Teachers as Researchers: What Makes You Wonder?

Over a century ago, American philosopher, psychologist, and educational reformer John Dewey stated, "We do not learn from experience... we learn from reflecting on experience."He emphasized the importance of educators pausing to reflect on their practice, asking questions about practices that were most impactful for their students, and using these "findings" to inform their planning and instruction. He believed the answers to what was best for students could and should come from teachers.



At the CLE, we also believe that teachers possess incredible pedagogical insights and knowledge. With time to reflect and question, they also have the power to teach in ways that help students build lives of decency and dignity. We believe that teachers are researchers. They gather data (e.g. formal and informal assessments; formative and summative assessments; conversations; student work), analyze their data, and use their findings to inform planning and instruction.

As with any researcher, teachers often hone in on what Beverly Falk and Megan Blumenreich call "wonderings" in their book The Power of Questions: A Guide to Teacher and Student Research. There is no doubt that teachers have many wonderings and go about answering them in various ways. Falk and Blumenreich suggest that one way to answer or address a wondering is through action research– systematically focusing on a question or dilemma and intentionally gathering and analyzing data to improve their practice and maximize student learning. So what might this look like?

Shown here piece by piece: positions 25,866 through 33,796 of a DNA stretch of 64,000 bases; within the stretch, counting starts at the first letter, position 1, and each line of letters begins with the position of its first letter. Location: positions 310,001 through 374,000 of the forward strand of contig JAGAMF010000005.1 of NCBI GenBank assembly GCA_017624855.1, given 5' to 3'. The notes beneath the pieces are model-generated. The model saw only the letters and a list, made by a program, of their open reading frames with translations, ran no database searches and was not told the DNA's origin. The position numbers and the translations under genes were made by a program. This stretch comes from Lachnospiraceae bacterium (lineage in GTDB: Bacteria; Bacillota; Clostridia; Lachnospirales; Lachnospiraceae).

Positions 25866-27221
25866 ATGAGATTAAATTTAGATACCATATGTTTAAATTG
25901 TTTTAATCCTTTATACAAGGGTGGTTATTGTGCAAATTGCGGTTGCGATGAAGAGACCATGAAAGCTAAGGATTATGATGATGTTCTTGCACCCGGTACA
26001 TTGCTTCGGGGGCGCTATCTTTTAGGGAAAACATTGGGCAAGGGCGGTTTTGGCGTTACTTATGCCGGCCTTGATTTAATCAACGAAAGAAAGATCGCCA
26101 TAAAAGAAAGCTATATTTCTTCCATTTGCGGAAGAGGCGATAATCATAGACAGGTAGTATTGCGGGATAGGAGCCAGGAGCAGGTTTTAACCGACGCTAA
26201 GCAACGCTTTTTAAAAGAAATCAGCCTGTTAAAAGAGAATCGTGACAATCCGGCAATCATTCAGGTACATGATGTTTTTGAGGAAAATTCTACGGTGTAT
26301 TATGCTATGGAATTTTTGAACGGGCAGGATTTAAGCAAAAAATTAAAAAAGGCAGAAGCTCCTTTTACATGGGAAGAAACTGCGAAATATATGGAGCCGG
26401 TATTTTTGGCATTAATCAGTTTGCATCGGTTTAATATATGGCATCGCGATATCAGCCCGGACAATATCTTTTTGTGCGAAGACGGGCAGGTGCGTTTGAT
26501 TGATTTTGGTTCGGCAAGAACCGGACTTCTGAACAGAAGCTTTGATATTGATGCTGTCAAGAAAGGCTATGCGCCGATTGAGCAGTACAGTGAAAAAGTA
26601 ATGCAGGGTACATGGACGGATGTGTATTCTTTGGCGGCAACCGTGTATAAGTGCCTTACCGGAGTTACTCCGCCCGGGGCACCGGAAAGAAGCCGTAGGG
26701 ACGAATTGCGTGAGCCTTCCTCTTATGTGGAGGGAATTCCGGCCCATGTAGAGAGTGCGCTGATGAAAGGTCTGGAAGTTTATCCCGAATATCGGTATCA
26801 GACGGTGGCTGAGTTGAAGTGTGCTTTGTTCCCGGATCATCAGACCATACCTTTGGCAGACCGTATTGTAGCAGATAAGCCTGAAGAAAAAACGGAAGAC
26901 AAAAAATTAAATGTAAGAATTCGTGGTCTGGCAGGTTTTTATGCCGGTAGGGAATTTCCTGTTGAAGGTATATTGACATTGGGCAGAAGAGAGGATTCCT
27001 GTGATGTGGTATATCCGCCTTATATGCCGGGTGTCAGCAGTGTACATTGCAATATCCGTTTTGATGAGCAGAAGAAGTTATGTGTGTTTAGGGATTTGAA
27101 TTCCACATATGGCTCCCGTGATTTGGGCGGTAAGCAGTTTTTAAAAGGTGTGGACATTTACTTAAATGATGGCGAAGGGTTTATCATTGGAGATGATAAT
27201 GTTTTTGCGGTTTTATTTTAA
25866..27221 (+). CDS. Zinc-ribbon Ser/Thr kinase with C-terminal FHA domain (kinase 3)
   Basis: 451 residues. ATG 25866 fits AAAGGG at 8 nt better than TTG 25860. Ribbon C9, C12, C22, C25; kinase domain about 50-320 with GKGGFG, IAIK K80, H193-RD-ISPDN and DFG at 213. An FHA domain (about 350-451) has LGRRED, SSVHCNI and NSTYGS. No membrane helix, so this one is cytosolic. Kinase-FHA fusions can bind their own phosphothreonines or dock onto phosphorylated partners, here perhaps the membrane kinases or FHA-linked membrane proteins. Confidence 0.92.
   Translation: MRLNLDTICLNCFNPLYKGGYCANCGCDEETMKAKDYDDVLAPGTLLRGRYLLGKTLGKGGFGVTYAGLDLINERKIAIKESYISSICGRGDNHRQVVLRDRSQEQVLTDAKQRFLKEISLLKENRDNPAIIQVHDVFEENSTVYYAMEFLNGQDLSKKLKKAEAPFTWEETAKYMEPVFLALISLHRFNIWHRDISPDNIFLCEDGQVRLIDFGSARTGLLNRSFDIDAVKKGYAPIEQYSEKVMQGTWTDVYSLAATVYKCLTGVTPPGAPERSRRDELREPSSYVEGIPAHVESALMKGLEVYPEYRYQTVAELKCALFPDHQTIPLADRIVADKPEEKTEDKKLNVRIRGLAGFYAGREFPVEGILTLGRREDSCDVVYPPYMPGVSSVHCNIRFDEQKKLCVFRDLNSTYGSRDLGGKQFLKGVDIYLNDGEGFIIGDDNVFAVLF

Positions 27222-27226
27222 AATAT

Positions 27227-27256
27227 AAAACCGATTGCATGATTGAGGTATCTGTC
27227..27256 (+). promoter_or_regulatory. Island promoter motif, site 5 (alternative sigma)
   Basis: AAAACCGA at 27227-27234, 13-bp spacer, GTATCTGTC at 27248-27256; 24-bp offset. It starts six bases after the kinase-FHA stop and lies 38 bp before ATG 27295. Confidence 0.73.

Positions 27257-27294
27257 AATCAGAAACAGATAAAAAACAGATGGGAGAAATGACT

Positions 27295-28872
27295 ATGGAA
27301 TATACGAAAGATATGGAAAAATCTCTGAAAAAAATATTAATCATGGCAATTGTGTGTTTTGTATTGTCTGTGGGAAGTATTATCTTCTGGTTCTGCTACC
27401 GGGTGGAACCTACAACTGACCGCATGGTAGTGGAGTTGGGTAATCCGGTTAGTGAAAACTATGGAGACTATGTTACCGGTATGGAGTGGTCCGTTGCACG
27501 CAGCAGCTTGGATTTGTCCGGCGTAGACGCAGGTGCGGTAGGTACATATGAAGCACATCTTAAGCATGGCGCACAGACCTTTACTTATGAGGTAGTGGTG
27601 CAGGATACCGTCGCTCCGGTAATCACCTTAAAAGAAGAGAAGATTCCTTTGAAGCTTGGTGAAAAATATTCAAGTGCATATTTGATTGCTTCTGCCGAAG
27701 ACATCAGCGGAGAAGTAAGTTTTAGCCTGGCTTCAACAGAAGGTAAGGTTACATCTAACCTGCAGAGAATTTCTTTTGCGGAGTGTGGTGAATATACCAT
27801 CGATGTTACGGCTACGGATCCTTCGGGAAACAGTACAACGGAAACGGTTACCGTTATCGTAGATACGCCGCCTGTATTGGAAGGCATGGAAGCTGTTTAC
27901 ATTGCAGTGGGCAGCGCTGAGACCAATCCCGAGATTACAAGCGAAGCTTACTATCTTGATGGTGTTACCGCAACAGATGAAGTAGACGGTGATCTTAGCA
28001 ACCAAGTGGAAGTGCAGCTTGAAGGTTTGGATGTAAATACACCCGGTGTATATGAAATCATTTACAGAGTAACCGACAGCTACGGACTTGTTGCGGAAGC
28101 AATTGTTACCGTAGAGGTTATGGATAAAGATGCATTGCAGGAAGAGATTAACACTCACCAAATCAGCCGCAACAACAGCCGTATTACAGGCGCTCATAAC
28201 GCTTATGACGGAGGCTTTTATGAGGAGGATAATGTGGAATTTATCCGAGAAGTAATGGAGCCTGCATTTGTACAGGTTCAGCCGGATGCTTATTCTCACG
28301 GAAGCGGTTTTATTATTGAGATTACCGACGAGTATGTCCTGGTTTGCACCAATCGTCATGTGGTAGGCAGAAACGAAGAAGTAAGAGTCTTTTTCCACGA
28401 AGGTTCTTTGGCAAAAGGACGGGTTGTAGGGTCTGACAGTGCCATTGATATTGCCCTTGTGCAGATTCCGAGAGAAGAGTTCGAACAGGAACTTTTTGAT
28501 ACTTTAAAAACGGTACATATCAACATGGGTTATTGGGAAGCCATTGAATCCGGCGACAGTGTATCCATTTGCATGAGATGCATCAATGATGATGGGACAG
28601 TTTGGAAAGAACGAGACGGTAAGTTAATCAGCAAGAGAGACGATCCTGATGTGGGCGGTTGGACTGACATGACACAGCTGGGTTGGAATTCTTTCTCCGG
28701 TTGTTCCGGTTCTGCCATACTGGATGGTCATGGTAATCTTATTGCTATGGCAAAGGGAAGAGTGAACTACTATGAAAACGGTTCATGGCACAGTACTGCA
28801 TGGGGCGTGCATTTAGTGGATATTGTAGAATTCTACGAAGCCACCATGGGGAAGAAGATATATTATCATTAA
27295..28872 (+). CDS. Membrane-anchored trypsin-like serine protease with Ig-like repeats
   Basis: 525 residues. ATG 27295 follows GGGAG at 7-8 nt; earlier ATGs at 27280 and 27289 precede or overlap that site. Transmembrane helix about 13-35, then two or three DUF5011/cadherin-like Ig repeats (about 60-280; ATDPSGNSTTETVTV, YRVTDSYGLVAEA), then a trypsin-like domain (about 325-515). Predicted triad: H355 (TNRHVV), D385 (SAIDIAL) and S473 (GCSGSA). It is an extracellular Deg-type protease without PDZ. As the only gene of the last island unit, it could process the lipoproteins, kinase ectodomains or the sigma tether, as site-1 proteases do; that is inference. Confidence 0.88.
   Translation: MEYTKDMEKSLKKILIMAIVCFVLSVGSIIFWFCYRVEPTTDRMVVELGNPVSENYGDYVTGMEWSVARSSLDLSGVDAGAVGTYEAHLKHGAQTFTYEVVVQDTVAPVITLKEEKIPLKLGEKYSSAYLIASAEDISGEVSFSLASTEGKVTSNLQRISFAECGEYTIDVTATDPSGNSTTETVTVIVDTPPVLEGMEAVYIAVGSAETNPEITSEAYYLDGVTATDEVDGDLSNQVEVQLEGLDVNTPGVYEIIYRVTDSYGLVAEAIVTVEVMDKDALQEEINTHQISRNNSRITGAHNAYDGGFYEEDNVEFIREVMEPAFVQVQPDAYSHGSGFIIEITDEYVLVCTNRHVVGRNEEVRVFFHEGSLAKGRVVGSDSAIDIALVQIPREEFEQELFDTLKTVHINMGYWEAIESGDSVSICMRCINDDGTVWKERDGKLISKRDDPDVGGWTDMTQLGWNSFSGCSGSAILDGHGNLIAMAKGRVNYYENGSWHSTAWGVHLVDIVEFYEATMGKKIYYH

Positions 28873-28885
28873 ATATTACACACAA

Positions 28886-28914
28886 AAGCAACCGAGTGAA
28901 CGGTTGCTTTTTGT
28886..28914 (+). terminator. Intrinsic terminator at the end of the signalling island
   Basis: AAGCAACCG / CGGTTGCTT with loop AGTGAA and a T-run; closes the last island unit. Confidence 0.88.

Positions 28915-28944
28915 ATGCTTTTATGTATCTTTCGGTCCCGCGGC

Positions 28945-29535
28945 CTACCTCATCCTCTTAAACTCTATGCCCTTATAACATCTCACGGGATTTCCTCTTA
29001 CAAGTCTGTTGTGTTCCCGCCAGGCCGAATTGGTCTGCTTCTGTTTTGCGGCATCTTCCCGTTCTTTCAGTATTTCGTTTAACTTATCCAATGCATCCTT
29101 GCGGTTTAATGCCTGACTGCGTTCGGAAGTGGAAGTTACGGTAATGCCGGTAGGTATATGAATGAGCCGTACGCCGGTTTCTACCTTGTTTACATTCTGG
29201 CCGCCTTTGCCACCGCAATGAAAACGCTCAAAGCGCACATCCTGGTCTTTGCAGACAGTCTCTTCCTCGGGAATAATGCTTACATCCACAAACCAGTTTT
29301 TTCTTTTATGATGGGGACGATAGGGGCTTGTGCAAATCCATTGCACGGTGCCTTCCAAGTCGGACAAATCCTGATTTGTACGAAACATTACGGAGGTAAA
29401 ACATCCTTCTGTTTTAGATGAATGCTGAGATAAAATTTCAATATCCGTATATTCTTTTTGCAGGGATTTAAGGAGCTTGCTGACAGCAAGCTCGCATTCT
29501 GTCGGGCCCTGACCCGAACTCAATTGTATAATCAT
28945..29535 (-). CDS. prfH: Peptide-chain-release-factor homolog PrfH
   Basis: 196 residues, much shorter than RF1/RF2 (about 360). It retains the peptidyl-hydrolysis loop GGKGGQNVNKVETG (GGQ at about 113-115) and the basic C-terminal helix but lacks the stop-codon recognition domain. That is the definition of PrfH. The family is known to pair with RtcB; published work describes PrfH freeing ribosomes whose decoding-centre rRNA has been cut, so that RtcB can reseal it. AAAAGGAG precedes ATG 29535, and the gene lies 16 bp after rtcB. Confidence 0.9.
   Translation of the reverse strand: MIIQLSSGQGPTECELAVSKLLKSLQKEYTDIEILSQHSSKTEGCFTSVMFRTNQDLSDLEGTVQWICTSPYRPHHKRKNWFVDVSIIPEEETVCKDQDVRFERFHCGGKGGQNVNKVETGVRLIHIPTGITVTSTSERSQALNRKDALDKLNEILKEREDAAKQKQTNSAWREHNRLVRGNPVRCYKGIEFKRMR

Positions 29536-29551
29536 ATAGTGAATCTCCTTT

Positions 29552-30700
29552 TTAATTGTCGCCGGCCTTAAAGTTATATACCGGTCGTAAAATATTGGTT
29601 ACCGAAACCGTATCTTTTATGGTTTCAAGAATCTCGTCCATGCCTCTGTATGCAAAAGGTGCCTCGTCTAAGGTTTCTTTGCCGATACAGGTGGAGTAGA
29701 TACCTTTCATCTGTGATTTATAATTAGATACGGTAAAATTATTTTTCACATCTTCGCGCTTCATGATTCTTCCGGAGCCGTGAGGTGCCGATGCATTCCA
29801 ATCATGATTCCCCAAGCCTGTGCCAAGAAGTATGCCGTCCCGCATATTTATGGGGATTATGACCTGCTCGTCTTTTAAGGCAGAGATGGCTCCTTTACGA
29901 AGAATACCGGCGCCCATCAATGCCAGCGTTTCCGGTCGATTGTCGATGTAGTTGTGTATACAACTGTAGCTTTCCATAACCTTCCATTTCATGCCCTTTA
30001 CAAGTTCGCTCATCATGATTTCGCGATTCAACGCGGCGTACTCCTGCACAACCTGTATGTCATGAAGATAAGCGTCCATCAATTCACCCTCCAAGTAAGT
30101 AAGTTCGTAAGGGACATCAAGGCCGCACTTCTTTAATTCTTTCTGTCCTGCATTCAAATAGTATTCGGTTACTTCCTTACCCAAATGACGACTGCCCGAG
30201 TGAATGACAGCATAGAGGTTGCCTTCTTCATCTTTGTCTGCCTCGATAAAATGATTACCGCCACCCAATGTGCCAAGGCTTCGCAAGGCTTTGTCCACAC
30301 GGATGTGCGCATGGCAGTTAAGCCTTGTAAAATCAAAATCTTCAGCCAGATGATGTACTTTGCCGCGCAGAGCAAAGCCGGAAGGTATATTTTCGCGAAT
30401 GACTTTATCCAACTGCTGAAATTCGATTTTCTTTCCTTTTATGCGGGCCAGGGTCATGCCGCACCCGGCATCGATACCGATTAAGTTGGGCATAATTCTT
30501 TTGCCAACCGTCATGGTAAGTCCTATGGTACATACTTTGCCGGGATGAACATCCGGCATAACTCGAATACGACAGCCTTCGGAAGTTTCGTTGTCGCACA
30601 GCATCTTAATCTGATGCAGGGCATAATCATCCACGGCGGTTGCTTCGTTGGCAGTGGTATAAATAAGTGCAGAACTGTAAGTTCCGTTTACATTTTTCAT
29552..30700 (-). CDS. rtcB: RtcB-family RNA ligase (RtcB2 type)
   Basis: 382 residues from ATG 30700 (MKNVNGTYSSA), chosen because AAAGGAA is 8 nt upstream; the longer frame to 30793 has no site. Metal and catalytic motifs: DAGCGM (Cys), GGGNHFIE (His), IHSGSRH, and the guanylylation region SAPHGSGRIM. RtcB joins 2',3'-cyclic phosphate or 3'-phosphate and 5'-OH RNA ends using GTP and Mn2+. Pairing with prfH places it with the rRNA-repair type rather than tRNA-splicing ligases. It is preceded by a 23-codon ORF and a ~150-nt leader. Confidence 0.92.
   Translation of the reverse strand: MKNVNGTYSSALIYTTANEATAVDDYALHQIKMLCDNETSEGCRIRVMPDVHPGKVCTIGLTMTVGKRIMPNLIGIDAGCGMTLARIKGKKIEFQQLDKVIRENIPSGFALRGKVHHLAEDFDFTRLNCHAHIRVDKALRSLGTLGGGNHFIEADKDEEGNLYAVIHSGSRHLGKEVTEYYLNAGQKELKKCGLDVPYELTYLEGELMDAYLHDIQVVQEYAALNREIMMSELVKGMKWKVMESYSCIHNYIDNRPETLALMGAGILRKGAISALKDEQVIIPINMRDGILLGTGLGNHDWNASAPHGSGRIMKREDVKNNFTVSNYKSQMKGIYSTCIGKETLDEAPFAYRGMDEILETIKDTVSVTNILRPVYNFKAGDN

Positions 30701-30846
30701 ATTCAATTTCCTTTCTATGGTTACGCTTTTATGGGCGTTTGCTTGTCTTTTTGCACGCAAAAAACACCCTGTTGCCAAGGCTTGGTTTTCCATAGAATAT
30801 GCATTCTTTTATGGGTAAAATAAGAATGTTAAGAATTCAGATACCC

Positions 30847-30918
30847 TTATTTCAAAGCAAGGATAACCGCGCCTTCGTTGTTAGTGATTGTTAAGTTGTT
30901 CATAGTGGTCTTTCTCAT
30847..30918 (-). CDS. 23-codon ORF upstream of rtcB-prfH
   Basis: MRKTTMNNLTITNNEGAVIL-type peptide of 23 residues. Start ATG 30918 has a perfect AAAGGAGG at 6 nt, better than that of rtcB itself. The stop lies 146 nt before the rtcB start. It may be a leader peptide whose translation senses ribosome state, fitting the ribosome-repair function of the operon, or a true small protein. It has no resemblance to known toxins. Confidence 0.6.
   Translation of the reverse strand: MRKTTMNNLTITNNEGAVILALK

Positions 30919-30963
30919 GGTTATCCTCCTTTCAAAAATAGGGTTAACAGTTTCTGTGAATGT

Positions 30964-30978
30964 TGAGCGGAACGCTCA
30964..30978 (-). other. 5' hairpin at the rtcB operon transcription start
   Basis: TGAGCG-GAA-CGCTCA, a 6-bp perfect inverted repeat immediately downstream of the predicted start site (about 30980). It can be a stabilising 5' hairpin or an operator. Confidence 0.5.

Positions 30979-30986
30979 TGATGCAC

Thinking about action research as a yearlong project can feel overwhelming! A great deal of research begins with a pilot project, similar to a practice project, to work out the kinks. This is the perfect place to start. Consider a wondering that relates directly to what you are seeing each day. For example, one teacher we worked with felt that her students were not getting along well and this was impacting their classroom culture. There were daily squabbles and pushing and what she felt was a lack of empathy. To address this dilemma in a productive, positive and literacy-focused way, we identified picture books that focused on social-emotional development and bullying, particularly books by Trudy Ludwig. She engaged students in interactive read alouds, facilitated discussions, and had a student write in their reader response journals. She videotaped their class discussions, analyzed their writing for evidence of increased empathy, and observed their interactions. Students showed tremendous growth not only in their ability to solve problems but in their writing and ability to listen to one another. Most significantly, the best outcome was a safer and more caring learning environment.

Action research is a powerful way to pause and reflect, address wonderings, and improve teaching for more student learning. After all, as Dewey said, "We do not learn from experience... we learn from reflecting on experience."


Happy Reading, 

Ernest and Jodene Morrell


For additional reading:

Falk, B. & Blumenreich, M. (2005). The power of questions: A guide to teacher and student research. Portsmouth, N.H.: Heinemann.